18–24 May P, R FS, SS WD L M Best in part shade. Leaves may die-back in summer.
Blue false indigo, Rattle weed
(Baptisia australis)
36–48 May–June B FS WD SL E Forms dark pods with large seeds that rattle.
Blue flax
(Linum perenne)
12–28 June–Aug. B FS WD L E Short-lived. Easily grown from seeds planted in spring.
(Boltonia asteroids)
24–48 Aug.–Sept. W, P FS WD L E Choose named cultivars. Species gets too tall for most gardens.
Brunnera, Siberian bugloss
(Brunnera macrophylla)
12–18 May–June B SS M, WD L M Flowers resemble forget-me-not.
Butterfly weed
(Asclepias tuberosa)
12–20 Aug. O, Y, R FS WD SL E Difficult to transplant. Suited to hot, dry sites. Attracts monarch butterfly.
(Iberis sempervirens)
8–12 April W FS WD L M For rock garden and stone walls.
(Chrysanthemum x morifolium)
10–36 July–frost W, R, O, V, L, P FS WD L E Variety determines growth habit. Pinch tips of tall types in early summer to promote bushiness.
(Aquilegia hybrid)
6–36 April–June W, R, P, V, B, L, Y FS, SS WD SL E Fairly short-lived. Reseeds easily. Sow seeds in early summer.
Coneflower, Purple
(Echinacea purpurea)
24–36 Aug.–Oct. P FS WD L E Tolerates very poor soil. Heat and drought tolerant.
Coral bells
(Heuchera sanguinea)
18–24 June W, P, R FS, SS WD L M Divide every 3 years. Good cut flower.
Coreopsis, Thread-leaf tickseed
(Coreopsis verticillata)
18–30 June–Aug. Y FS, SS WD, M L E Easy to grow. Blends well with other perennials. Blooms all summer.
(Hemerocallis hybrids)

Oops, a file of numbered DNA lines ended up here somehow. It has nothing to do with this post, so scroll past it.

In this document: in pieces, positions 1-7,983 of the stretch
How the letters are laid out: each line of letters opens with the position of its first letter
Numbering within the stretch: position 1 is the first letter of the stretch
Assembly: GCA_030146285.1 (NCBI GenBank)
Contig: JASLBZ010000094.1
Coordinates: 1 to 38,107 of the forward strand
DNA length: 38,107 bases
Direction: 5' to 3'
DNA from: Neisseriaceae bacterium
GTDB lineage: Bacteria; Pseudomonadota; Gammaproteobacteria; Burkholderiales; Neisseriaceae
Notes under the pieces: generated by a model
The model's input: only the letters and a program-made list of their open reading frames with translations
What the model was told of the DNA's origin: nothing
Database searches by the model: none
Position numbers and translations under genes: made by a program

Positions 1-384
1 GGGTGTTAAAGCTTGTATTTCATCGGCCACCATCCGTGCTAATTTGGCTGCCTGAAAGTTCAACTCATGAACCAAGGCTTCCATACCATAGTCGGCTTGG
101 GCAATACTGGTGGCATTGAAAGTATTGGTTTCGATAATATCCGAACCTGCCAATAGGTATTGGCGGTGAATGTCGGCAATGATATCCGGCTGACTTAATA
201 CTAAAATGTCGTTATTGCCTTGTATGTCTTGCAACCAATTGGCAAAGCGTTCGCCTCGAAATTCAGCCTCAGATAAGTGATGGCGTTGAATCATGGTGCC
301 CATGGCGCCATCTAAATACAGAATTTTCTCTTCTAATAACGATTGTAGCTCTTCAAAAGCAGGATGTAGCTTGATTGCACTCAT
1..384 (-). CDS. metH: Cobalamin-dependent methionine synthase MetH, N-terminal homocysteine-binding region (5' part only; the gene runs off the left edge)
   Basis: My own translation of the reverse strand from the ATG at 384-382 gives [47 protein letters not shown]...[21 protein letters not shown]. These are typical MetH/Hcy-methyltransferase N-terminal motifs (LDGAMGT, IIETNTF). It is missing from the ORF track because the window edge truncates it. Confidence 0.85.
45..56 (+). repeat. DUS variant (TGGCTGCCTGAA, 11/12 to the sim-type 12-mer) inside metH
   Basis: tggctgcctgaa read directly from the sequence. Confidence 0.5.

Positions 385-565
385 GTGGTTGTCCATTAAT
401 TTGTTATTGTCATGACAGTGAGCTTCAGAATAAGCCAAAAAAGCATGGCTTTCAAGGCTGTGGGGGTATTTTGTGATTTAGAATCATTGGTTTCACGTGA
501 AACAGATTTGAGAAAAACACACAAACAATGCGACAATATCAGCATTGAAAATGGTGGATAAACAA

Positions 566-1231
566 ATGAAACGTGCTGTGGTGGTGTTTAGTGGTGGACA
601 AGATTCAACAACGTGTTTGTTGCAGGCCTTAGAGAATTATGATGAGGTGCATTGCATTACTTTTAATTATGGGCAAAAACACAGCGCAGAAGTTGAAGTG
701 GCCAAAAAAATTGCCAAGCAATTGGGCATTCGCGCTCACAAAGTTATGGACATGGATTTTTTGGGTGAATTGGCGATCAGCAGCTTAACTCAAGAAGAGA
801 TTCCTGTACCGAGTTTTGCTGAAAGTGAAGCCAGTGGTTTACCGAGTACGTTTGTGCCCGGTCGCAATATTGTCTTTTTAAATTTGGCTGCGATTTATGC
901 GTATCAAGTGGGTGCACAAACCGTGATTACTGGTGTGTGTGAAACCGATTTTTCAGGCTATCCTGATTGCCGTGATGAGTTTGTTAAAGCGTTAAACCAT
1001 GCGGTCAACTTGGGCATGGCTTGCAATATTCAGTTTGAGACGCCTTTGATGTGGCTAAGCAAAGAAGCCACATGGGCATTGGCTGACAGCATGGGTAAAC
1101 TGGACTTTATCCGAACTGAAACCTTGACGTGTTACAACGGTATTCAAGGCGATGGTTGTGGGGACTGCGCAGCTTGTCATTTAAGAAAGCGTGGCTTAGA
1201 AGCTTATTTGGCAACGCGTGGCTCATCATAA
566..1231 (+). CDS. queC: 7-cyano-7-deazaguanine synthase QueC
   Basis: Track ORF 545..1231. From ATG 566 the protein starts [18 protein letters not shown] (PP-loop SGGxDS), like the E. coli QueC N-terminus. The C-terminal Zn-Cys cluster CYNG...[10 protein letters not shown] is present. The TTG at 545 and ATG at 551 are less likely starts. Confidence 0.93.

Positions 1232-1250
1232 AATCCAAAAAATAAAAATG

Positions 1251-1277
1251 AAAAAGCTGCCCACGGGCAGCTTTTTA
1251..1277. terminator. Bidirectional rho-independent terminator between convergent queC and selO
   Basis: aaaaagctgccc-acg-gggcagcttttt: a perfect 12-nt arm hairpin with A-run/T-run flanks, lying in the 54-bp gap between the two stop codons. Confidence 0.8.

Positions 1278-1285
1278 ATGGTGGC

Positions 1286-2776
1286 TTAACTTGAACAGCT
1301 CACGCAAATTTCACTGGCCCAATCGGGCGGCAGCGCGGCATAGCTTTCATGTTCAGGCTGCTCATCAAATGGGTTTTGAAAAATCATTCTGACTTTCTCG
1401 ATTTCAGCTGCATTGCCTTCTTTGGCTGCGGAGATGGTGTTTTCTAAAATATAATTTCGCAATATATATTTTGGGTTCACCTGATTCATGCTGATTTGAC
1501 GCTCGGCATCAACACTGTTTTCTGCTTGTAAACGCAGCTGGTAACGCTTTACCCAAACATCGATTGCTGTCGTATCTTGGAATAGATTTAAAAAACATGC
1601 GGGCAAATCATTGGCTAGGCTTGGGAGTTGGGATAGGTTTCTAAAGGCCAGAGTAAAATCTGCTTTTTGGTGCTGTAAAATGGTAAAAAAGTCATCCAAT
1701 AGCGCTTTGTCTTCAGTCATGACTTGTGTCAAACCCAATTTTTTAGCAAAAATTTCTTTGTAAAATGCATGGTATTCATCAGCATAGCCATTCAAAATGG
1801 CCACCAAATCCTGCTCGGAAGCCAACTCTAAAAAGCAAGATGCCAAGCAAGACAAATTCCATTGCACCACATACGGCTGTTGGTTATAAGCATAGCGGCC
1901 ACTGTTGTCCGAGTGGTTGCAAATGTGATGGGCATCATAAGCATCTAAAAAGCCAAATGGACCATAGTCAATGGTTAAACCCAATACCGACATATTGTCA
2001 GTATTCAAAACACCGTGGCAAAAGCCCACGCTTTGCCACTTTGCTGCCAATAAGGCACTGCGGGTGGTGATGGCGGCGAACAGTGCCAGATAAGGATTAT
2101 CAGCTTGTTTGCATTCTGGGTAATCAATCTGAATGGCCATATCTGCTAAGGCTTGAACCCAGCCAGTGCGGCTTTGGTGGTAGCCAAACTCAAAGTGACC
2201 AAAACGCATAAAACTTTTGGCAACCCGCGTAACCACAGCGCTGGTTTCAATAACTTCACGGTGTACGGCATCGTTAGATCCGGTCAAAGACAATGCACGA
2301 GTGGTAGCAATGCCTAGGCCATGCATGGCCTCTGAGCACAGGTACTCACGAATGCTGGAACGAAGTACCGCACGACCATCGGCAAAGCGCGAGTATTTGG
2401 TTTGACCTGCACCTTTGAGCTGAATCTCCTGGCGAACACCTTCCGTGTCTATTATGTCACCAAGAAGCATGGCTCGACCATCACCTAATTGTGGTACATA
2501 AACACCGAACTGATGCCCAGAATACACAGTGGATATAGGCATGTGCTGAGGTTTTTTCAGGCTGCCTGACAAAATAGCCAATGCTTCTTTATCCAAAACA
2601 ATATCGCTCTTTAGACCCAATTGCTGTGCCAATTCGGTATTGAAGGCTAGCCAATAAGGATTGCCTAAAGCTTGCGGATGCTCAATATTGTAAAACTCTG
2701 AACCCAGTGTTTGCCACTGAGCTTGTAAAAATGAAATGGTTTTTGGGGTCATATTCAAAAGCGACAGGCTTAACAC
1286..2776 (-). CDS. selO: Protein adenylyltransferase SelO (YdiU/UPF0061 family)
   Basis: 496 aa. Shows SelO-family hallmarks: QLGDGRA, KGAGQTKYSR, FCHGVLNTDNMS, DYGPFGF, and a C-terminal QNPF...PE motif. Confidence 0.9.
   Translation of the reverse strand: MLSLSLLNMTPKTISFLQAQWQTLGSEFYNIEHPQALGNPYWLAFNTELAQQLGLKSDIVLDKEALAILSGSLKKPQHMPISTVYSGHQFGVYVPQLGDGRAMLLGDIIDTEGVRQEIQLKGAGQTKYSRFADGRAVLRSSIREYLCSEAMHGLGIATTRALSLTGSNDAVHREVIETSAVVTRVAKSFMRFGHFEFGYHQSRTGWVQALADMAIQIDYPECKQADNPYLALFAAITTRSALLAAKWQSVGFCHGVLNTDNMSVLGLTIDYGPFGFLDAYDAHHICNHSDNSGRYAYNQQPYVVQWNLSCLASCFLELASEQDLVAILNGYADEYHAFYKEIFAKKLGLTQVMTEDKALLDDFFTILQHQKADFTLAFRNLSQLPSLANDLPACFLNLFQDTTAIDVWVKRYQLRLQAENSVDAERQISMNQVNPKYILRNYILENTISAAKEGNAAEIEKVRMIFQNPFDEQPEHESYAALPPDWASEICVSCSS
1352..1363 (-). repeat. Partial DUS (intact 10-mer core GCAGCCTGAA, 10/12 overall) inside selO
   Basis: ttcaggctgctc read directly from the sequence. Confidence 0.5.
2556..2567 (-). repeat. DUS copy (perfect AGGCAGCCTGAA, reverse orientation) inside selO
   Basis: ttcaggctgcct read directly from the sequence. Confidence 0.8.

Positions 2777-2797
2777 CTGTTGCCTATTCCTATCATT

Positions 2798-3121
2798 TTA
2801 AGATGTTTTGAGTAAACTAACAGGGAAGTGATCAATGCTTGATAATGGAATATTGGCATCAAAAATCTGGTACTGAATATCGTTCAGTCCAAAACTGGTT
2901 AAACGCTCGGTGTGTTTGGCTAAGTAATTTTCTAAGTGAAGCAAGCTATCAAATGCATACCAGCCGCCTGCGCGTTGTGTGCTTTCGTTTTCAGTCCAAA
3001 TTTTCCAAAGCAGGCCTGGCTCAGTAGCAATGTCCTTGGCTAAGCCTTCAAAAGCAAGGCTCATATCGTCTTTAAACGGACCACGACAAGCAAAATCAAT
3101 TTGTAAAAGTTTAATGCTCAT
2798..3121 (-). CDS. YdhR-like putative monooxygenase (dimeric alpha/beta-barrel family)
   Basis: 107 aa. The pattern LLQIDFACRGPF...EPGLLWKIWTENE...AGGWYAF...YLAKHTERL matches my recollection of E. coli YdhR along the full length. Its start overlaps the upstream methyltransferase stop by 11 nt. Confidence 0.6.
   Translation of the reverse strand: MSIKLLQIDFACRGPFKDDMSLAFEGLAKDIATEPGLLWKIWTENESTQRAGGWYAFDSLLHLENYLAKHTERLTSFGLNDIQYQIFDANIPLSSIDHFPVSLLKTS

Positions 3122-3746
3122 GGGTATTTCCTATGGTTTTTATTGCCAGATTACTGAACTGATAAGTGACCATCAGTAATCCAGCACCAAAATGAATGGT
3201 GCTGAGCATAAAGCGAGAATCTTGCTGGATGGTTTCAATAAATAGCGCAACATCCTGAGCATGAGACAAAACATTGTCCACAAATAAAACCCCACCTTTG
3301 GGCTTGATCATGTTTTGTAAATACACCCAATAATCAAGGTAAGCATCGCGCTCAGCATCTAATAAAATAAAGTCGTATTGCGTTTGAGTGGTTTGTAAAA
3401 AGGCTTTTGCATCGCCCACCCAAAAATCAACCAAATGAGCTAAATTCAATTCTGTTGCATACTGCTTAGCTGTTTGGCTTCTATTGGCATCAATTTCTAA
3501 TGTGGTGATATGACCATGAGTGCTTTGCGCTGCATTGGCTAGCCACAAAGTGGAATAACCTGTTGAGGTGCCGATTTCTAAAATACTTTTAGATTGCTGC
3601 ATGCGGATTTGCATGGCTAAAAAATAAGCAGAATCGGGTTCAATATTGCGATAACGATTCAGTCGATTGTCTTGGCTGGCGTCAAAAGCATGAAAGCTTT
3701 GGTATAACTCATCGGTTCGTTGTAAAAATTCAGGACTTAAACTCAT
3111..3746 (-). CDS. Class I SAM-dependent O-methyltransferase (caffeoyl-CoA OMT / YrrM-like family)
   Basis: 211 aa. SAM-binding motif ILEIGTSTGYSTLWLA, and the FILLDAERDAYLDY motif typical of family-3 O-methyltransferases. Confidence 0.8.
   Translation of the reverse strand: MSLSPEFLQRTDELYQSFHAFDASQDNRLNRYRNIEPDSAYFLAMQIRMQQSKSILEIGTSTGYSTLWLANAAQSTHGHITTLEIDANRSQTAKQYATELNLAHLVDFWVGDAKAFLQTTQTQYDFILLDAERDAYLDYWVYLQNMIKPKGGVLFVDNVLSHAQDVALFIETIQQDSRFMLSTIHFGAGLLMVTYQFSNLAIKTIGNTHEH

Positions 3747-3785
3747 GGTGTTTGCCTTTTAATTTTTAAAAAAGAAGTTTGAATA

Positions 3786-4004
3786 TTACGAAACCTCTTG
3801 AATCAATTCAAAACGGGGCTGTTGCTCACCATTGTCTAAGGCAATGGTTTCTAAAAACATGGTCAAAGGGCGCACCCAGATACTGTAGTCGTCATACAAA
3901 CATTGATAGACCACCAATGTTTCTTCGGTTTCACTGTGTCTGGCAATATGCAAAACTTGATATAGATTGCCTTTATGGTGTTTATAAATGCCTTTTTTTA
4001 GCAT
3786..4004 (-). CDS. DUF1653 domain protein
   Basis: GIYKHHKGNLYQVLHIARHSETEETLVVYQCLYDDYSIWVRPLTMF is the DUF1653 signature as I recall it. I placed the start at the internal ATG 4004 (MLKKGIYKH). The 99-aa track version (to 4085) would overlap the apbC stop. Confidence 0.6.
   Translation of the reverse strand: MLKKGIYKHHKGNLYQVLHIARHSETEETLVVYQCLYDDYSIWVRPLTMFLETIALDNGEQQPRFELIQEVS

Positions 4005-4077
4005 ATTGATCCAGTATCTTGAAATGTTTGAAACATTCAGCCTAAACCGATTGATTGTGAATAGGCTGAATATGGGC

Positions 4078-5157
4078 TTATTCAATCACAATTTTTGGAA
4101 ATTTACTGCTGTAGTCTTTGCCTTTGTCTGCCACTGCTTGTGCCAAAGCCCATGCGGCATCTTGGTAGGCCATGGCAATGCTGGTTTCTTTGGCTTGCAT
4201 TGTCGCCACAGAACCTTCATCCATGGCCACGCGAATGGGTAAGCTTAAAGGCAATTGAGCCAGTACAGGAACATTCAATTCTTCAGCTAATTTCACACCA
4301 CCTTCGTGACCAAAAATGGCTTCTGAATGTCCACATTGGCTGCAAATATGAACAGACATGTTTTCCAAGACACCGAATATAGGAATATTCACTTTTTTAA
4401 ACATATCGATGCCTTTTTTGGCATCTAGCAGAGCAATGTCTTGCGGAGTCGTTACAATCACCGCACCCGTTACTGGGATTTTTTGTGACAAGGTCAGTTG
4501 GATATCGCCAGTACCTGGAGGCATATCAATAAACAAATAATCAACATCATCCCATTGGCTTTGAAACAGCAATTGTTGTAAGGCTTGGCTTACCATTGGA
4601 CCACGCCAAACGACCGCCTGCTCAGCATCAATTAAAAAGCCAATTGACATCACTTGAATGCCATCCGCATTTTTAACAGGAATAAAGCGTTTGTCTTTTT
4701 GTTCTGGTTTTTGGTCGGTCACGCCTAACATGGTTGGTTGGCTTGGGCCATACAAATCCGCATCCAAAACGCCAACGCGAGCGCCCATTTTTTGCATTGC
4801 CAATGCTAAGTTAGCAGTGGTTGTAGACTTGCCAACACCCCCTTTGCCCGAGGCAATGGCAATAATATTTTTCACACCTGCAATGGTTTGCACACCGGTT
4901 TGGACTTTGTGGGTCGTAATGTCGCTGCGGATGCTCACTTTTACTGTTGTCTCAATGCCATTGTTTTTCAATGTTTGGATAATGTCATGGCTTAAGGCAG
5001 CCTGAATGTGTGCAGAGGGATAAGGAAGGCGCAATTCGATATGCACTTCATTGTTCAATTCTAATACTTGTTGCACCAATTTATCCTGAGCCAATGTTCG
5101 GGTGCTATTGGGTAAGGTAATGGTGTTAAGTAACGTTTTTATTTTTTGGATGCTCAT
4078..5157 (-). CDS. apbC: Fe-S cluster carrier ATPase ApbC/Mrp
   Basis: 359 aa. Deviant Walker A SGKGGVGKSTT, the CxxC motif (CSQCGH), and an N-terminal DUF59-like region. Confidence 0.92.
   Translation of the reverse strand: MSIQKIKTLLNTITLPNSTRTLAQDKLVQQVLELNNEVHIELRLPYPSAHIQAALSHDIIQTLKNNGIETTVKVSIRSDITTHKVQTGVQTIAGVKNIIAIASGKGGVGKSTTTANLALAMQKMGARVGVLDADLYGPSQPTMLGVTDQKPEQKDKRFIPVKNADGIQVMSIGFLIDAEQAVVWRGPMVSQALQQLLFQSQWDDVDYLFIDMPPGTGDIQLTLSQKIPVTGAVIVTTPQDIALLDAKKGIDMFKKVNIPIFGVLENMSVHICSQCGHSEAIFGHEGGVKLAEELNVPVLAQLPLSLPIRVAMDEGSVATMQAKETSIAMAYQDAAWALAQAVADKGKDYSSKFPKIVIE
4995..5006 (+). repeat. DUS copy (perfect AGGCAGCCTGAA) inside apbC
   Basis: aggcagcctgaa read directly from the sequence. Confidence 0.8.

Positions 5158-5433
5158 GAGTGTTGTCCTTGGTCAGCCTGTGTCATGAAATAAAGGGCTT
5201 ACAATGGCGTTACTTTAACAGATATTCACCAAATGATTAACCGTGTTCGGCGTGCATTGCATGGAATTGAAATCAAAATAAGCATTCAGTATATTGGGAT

15–36 June–Sept. R, O, Y, L, P FS, SS WD, M, D L E Easily grown. Adapts to many conditions. Excellent hybrids available.
(Delphinium elatum)
36–60 July–Aug. W, B, L SS WD L M Likes cool weather. Give afternoon shade. Needs excellent drainage.
Evening primrose
(Oenothera sp.)
8–36 July–Aug. Y, P FS WD SL M Flowers open in evenings. Good rock garden plant. Some can be invasive.
False dragonhead
(Physostegia virginiana)
18–48 July–Sept. P, W FS, SS M, WD L E Also called obedient plant. Very vigorous grower.
False sunflower
(Heliopsis helianthoides)
36 July–Sept. Y, O FS WD L M Flowers good for cutting.
(Tiarella cordifolia)
10–12 May–June W, P SS, S WD L M Compact, spreading growth habit. Flowers similar to Astilbe.
(Digitalis purpurea)
24–28 June V, P, W SS M, WD L M Grow as biennial. Prefers cool temperatures.
(Gaillardia x grandiflora)
24–30 July–Sept. Y, R FS WD L M Easy to grow. Heat tolerant.
Geum, Avens
(Geum hybrids)
12–20 July R, O, Y FS WD SL M Divide every 3 years. Provide winter mulch.
Globe thistle
(Echinops ritro)
24–48 July–Sept. B FS, SS WD SL E Tolerates poor soil. Replant every 3 to 4 years.
(Trollius europaeus)
12–18 May Y, O FS, SS M, WD L M Do not let dry out. Good beside pools.
Gooseneck loosestrife
(Lysimachia clethroides)
24–36 July–Aug. W FS WD L E Very aggressive. May become invasive.
Helenium, Sneezeweed
(Helenium autumnale)
36–48 Aug.–Oct. Y, R FS M, WD L E Good cut flower. Divide and replant every 3 years.
Hibiscus, hardy
(Hibiscus palustris)
24–60 July–Sept. W,P, R FS M, WD L M Very large flowers. Tolerates damp soil.
(Alcea rosea)
48–72 July–Aug. W,P, R FS WD L E Grown as biennial. Seed outdoors in July.
Hosta, Plantain lily
(Hosta sp.)
6–36 July–Aug. W, L SS, S M, WD L E Excellent for shady areas. Many have variegated leaves.
Iris, Bearded, German iris
(Iris x germanica)
12–36 April–June B, V, R, P, W, Y, L, O FS WD L E Easy to grow. Many varieties available. Very dependable and easy to grow.
Iris, Japanese
(Iris ensata)
18–36 June–July B, W, Y, L, P FS, SS M, WD L M Needs moist soil. Suitable at the edge of ponds. 
Iris, Siberian
(Iris siberica)
18–24 May–June W, B FS, SS M, WD L E Likes rich soil. Never let dry out.
Lamb’s ears
(Stachys byzantina)
12–18 June P FS, SS WD SL M Will grow in dry, poor soils. Woolly grayish leaves.
Lady’s mantle
(Alchemilla mollis)
10–12 June–July Y FS, SS M L M Compact, spreading habit. Prefers a cool, moist location.